Cable & Wireless has fully accepted our desire that BTC will remain, first and foremost, a Bahamian business – focused on the Bahamian community. Based on their experiences of the past, they know it needs to be this to succeed.
We have determined that they will bring many synergies to BTC in terms of procurement savings, administration savings, IT implementation and support, network operations support, advanced enterprise and value added services and the like, and it has the scale to support BTC.
We see the way they CWC purchase equipment and its purchasing power today. For instance they buy equipment as much as 20%-30% less than BTC can as a stand-alone operation.
Even in locations where they had lost more than they would wish, we see the new LIME making up significant ground. We expect them to help BTC prepare accordingly for the onslaught of what will be extremely fierce competition. We want a fully liberalized communications sector but we also want a viable BTC, able to compete in such a sector. CWC as a strategic partner can make this happen.
We have researched Cable & Wireless’ activities elsewhere. Panama is an example of how privatisation of a Government-owned telecoms operator can deliver huge benefits to a country. The process was certainly not without a variety of significant difficulties, disagreement and accusations of underhanded dealings at the time.
Thirteen (13) years later, the company has been regularly ranked by surveys as one of the most admired companies in Panama. Cable & Wireless is still the largest operator in Panama. It has extended its services into TV, launching a Digital pay TV business with more than 200 channels as well as customized telecom solutions to business and government institutions, including security systems, telemedicine, teleradiology, telemetry, telemammography, emergency services, and educational systems.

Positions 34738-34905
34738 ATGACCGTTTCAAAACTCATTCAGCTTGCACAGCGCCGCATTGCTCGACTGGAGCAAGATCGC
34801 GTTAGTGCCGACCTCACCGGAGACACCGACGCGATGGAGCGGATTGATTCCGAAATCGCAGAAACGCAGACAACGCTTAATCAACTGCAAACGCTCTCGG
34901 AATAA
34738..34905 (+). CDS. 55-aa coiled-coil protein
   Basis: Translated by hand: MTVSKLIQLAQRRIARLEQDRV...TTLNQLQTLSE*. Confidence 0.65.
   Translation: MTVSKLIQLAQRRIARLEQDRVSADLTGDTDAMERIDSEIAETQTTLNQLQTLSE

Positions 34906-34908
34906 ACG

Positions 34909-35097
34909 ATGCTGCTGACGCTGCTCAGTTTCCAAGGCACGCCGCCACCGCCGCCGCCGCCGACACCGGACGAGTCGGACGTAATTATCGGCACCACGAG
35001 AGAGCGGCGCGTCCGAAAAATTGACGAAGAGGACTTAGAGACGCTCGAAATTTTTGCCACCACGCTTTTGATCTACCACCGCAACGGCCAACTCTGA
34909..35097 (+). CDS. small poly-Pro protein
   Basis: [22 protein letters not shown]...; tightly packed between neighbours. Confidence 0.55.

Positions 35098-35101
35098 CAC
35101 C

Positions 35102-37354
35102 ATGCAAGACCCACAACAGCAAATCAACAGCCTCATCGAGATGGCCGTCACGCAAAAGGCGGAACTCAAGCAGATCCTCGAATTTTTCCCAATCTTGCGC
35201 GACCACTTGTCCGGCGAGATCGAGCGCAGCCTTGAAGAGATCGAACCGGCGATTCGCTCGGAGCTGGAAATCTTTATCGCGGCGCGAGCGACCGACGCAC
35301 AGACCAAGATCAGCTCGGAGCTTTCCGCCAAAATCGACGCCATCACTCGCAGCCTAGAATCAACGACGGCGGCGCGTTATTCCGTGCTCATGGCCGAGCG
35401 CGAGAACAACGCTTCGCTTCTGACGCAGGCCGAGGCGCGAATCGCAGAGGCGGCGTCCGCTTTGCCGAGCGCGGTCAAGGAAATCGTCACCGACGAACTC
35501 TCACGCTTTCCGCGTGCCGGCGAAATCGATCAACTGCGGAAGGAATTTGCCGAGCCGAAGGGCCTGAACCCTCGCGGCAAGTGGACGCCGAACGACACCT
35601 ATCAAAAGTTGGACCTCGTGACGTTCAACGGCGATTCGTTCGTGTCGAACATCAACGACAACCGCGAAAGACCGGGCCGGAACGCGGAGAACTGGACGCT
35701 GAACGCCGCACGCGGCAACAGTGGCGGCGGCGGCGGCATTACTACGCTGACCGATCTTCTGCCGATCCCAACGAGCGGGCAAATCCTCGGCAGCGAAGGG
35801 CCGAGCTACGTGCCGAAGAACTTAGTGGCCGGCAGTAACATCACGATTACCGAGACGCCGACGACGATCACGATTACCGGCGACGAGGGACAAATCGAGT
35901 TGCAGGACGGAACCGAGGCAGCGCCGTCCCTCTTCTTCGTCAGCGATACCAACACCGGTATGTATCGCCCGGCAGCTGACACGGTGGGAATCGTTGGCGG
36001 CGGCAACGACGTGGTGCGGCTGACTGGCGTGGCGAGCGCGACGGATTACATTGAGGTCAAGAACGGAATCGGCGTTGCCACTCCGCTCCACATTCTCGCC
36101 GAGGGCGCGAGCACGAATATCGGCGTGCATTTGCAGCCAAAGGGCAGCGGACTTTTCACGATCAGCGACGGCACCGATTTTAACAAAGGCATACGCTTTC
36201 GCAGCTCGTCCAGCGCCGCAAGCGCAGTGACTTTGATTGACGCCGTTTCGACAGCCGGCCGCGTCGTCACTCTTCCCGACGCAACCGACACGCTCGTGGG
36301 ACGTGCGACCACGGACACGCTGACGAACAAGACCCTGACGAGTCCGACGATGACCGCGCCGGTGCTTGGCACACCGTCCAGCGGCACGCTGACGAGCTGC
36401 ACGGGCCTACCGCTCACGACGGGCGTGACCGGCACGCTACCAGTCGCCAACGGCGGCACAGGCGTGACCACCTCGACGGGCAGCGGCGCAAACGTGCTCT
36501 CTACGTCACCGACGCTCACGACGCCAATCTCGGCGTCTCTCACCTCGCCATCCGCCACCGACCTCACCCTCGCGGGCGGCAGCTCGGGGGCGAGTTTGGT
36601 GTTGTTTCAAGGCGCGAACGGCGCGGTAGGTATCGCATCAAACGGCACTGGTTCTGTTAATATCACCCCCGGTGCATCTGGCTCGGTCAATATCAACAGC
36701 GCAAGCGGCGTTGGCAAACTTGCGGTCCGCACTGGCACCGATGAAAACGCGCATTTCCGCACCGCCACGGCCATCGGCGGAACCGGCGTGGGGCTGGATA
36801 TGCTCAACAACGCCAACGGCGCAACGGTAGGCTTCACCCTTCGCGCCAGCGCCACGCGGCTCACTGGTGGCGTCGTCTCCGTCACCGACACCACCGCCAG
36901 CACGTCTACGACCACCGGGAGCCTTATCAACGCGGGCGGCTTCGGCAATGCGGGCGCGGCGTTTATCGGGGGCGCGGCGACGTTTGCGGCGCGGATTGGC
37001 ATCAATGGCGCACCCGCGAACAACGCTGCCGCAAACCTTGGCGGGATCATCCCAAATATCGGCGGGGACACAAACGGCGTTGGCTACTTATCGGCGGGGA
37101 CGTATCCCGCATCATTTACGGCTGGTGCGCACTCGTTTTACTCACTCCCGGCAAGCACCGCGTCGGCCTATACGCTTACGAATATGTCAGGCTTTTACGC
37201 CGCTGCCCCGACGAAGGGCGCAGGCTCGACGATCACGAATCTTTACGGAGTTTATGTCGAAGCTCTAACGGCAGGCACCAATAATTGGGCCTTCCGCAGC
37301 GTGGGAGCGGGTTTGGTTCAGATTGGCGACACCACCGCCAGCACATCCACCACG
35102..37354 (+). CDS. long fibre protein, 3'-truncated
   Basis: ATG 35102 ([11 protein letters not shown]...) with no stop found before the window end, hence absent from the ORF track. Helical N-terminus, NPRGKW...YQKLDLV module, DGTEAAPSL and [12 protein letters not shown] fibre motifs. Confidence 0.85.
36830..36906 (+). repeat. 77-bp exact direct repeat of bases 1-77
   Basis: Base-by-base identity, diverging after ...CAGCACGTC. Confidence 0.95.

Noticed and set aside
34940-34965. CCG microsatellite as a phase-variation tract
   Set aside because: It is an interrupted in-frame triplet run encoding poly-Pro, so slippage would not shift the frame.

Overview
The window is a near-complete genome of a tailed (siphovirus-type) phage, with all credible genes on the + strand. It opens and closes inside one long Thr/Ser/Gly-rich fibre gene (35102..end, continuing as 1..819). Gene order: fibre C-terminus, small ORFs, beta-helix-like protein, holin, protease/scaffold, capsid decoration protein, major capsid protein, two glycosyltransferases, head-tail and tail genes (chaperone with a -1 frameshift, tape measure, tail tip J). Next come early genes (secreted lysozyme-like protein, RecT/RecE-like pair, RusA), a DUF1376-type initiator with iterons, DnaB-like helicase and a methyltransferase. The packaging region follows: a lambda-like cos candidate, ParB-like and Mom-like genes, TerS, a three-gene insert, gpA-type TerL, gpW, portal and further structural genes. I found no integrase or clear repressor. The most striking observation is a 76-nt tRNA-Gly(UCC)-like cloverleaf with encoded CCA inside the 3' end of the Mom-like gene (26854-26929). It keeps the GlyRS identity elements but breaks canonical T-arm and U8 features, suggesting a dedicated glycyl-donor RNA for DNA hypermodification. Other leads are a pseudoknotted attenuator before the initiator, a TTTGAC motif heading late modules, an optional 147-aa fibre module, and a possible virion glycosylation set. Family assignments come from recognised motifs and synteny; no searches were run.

For its employee work environment, the company has received awards, and its Union Secretary has even commented on the excellent working conditions. And this company is led by an all Panamanian management team. We expect to read a similar story for BTC.
So, we are confident that BTC has a greater chance of growth and success with this global telecommunications company, the #1 provider of services in the Caribbean, as the selected buyer.
We required CWC to submit a business plan that presented the company’s vision for BTC over the next five years. We believe that the plan submitted is a robust one for BTC going forward.
By way of comparison, Mr. Speaker, here are some post-paid and pre-paid rates in the region:
As I indicated, CWC plans will reduce the present rates significantly within the next three years, starting with the first year of operations here in The Bahamas.
It is not just about price reductions. It is also about ‘Value for Money’. We expect consumers and businesses in The Bahamas to be pleased with a new array of products and services that CWC will introduce; that is to say, more services for less cost.
We expect improved service, quality of signals, coverage and a reduction in the incidence of dropped calls.
They plan to extend BTC’s presence in The Bahamas and build more locations across The Bahamas including a number of flagship stores. They plan to significantly increase the number of top-up locations also, making its services more visible and accessible.
The Bahamas still operates on EDGE, which while faster than ordinary GSM/GPRS connections is considerably slower, particularly for data, than 3G or 4G. In the past five years, CWC has launched 3G mobile networks in Jamaica, Panama, Macau, The Maldives, Monaco, Guernsey and Jersey (in the Channel Islands), and others, with an investment representing many millions of dollars in order to allow those companies to retain their competitive advantage. And they plan to launch 3G/4G and other technology here in The Bahamas in the very near future, providing simultaneous voice and higher speed data services to your mobile handsets.
LIME very recently launched mobile TV in Jamaica. Jamaicans are now able to watch a live football game on their smart phone, switch to a parliamentary channel to watch a debate live, check out what’s at the movies or tune in to a movie. These channels include CNN, ESPN, MTV, etc. Such technology relies on 3G support. We expect CWC to do this in The Bahamas. This is particularly good news for some of our Family Islands who don’t today get quality, or any, TV services.
LIME is also launching TV over broadband across the Caribbean. It is the first carrier to offer these services to the Caribbean, and it is expected these services will also be rolled out here in The Bahamas.
CWC also plans to expand and improve BTC’s broadband infrastructure and expects to be able to offer significantly greater broadband speeds to more people, very soon. They have the technology and skills in this area to be of great benefit to The Bahamas. It is a well known fact that the better and faster a country’s broadband networks are, the more productive the country is, the more economic growth there is, and the more jobs and business opportunities are created.